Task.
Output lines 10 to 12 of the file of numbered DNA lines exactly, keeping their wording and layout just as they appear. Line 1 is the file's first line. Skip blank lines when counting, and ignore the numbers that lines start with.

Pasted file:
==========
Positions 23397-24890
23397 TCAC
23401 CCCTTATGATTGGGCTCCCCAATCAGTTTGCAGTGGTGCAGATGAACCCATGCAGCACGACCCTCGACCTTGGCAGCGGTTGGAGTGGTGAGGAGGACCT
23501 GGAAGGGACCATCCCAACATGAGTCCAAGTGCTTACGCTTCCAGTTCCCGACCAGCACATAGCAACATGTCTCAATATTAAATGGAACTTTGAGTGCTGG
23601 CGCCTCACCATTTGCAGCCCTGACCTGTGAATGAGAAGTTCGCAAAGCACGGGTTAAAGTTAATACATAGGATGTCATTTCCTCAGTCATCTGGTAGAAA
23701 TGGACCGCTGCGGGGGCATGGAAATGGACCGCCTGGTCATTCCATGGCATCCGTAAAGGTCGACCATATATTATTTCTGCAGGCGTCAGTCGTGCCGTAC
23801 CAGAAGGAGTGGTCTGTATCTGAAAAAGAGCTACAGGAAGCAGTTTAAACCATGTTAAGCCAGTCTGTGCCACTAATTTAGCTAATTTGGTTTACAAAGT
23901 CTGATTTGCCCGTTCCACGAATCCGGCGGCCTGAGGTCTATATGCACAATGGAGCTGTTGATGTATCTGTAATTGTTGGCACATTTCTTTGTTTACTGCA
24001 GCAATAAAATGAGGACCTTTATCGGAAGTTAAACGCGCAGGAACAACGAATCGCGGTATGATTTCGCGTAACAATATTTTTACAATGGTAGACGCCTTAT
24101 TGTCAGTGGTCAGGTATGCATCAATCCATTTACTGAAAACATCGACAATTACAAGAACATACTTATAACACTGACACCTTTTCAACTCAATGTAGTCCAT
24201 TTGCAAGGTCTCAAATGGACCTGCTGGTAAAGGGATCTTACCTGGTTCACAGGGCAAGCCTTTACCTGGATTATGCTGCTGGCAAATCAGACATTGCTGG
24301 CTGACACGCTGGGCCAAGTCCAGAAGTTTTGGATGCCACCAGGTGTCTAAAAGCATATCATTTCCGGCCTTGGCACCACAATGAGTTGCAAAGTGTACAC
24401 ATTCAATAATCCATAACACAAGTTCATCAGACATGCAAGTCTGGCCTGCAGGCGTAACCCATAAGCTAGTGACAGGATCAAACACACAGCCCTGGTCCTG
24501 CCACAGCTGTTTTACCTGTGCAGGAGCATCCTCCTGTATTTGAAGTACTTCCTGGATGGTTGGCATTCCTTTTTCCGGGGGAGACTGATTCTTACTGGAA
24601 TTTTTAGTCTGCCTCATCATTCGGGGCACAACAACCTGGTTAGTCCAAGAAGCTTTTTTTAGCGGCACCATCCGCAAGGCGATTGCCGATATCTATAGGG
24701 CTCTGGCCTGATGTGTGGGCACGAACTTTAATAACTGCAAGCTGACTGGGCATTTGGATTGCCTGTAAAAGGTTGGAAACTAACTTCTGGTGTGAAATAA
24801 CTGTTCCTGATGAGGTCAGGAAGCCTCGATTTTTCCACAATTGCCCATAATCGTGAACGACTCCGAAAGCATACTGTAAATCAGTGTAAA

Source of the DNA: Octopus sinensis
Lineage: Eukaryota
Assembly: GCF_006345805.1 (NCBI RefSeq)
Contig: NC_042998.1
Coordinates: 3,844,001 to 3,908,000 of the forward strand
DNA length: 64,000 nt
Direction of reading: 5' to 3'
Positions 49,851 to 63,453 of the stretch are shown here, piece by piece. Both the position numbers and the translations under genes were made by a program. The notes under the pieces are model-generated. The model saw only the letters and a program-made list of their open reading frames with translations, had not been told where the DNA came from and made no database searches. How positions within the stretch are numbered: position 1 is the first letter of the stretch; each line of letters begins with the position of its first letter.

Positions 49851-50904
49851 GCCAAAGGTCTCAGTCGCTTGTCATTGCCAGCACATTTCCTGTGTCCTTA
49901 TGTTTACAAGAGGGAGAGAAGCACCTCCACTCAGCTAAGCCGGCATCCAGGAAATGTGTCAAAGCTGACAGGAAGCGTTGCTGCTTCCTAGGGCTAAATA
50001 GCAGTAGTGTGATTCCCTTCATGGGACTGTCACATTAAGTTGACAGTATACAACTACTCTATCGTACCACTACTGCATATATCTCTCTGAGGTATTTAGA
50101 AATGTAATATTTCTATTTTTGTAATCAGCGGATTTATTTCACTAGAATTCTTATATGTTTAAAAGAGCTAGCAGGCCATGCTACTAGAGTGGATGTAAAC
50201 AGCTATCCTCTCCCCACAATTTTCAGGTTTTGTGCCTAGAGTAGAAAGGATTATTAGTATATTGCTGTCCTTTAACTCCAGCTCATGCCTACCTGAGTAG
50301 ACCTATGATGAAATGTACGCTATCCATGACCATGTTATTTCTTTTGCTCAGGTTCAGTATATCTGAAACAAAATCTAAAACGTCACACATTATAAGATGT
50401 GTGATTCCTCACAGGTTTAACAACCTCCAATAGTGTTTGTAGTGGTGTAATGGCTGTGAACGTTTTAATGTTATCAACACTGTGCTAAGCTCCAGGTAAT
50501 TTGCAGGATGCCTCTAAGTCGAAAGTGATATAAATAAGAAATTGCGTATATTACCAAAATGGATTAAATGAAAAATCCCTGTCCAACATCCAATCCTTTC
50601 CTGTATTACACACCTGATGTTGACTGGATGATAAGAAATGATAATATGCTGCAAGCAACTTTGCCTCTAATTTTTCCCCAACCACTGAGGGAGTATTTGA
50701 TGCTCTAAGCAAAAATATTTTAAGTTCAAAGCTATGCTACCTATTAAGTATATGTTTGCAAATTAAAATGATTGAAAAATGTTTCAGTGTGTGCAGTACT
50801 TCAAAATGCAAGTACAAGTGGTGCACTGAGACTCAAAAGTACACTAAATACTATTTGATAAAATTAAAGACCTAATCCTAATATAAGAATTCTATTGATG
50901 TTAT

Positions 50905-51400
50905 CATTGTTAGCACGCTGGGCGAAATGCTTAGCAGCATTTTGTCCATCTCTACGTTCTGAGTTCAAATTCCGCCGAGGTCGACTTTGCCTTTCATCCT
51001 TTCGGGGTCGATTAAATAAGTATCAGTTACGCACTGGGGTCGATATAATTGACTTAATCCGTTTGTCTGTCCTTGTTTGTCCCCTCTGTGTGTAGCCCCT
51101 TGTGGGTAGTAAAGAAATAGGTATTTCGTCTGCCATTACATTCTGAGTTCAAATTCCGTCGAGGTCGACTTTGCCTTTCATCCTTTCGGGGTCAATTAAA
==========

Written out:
24101 TGTCAGTGGTCAGGTATGCATCAATCCATTTACTGAAAACATCGACAATTACAAGAACATACTTATAACACTGACACCTTTTCAACTCAATGTAGTCCAT
24201 TTGCAAGGTCTCAAATGGACCTGCTGGTAAAGGGATCTTACCTGGTTCACAGGGCAAGCCTTTACCTGGATTATGCTGCTGGCAAATCAGACATTGCTGG
24301 CTGACACGCTGGGCCAAGTCCAGAAGTTTTGGATGCCACCAGGTGTCTAAAAGCATATCATTTCCGGCCTTGGCACCACAATGAGTTGCAAAGTGTACAC